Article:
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Abel (fl. 744–747), bishop-suffragan of Rheims, first appears in the acts of the Council of Soissons in March 744, which record the elevation of himself and one Hartbert to the status of archbishops, although the acts mention no specific sees. Historians have considered these appointments as a restoration of the lapsed ancient Gallic provincial organization under the inspiration of ...

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Thompson Cooper

revised by Rosemary Mitchell

Acton, Charles Januarius Edward (1803–1847), cardinal, was born at Naples on 6 March 1803, the second son of Sir John Francis Edward Acton, sixth baronet (1736–1811), of Aldenham Hall, near Bridgnorth, Shropshire. Sir John was commander-in-chief of the land and sea forces of the kingdom of ...

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Adam [Adam of Caithness] (d. 1222), abbot of Melrose and bishop of Caithness, is variously described as having been a foundling and as having originated in Cumberland. He was elected bishop on 5 August 1213 when he was abbot of Melrose, the third bishop to be appointed to ...

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Adam [Adam the Welshman] (c. 1130–1181), theologian and bishop of St Asaph, has on the authority of Du Boulay's Historia universitatis Parisiensis (1665), and of Thomas Tanner's Bibliotheca Britannico-Hibernica (1748), been confused with a fictitious Adam Angligena and, even in the most recent histories of the ...

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Adrian IV [real name Nicholas Breakspear] (d. 1159), pope, was the first and, so far, only Englishman to be elected pope. As such, a web of myth surrounds his origins, and no doubt much is later tradition woven at the great abbey of ...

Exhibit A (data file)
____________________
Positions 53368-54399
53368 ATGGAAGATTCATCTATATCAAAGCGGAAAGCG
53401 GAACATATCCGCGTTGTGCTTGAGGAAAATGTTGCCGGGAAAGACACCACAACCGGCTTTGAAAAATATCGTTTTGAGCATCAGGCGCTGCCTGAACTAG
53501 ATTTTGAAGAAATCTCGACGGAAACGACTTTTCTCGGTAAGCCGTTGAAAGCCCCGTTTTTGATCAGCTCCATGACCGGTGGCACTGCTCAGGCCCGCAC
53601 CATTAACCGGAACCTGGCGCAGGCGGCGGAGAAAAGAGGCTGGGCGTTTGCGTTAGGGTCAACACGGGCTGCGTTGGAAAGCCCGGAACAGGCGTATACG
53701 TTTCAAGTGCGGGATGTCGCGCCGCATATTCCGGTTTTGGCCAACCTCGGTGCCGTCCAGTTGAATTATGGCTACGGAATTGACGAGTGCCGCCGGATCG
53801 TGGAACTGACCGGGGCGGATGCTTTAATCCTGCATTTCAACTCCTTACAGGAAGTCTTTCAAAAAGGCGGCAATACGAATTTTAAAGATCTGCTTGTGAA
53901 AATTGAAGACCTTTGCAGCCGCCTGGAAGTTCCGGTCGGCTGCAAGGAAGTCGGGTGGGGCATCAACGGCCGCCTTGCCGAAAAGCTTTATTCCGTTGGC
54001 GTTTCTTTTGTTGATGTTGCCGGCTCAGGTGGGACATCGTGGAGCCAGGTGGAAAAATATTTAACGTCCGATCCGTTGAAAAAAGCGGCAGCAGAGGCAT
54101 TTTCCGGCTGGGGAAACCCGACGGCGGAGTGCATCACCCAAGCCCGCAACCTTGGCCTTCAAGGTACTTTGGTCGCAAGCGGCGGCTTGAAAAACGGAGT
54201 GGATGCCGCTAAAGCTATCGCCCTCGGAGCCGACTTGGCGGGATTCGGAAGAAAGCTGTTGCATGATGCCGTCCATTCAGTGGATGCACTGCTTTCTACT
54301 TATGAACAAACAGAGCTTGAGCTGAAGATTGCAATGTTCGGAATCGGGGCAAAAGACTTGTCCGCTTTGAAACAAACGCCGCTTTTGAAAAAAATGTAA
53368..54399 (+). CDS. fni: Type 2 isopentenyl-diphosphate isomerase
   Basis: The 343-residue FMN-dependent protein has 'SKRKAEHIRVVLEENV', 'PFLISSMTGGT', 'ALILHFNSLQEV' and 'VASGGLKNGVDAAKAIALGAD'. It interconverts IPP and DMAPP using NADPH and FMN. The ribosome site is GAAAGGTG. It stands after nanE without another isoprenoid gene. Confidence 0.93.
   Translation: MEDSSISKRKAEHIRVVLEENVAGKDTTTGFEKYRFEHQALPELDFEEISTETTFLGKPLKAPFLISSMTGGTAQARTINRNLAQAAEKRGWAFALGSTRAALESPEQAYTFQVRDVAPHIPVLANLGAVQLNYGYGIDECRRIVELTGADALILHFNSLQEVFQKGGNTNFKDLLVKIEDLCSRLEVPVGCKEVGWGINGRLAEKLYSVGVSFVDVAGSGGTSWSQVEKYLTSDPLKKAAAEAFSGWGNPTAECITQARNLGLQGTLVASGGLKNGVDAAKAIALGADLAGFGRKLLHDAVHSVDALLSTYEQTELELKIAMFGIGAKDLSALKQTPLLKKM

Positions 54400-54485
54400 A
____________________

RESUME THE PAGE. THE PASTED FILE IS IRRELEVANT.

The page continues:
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Ælberht (d. 779/80), archbishop of York, was the teacher of Alcuin, whose Versus de patribus regibus et sanctis Euboricensis ecclesiae ('Verses on the Fathers, Kings and Saints of the Church of York') constitute the principal source for his career (Alcuin...

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Ælfheah [St Ælfheah, Elphege, Alphege] (d. 1012), archbishop of Canterbury, owes his fame to the circumstances of his death—he was murdered in 1012 at viking hands. This makes it difficult to know whether recorded details of his early life were invented to suit later hagiographic needs or whether they are in fact accurate. As abbot of ...

Article

William Hunt

revised by Marios Costambeys

Ælfric [Ælfric Puttoc] (d. 1051), archbishop of York, first appears as provost of New Minster, Winchester. He was consecrated to the see of York in 1023 by Archbishop Æthelnoth of Canterbury. Ælfric was a benefactor to the secular canons of Beverley, and translated the body of ...

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Ælfric (d. 1005), archbishop of Canterbury, was perhaps a monk of Abingdon in his earlier years. He is recorded in its chronicle as abbot, although the abbatial lists do not leave room for him. The statement that he was abbot receives corroboration from the fact that the magnate ...

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Ælfsige (d. 959), archbishop of Canterbury, was appointed bishop of Winchester in 951. From that date he regularly witnessed charters of kings Eadred and Eadwig, his name appearing at the head of the attesting bishops, until 958 when he was translated to Canterbury...